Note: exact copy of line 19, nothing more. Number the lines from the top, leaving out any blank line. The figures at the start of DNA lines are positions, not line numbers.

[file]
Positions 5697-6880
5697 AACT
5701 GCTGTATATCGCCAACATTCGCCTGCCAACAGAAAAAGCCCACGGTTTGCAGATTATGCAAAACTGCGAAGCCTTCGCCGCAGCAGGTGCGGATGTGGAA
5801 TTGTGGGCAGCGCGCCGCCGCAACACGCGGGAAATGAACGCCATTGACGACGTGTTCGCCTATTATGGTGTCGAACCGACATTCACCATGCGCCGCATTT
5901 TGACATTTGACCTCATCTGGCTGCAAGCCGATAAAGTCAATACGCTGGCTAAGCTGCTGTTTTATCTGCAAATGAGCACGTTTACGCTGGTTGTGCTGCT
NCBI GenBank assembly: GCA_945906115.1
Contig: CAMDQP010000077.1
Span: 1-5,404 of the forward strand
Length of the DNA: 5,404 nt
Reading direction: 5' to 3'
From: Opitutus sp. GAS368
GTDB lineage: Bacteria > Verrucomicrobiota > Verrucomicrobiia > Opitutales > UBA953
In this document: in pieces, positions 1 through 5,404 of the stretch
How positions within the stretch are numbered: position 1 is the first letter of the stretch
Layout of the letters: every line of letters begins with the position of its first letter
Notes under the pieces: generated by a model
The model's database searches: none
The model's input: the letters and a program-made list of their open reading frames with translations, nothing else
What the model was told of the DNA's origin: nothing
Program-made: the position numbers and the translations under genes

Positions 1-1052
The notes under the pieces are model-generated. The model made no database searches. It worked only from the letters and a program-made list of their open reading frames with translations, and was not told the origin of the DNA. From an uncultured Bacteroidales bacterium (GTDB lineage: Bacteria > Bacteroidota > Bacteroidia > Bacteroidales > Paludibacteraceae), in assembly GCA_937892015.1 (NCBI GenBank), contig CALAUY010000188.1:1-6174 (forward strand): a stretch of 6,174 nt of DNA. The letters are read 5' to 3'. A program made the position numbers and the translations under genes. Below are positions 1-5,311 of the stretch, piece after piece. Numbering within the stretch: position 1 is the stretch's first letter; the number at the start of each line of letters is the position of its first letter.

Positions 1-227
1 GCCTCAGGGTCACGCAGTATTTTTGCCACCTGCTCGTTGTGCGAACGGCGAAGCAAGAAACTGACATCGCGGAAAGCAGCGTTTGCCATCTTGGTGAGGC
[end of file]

What the model was told of the DNA's origin: nothing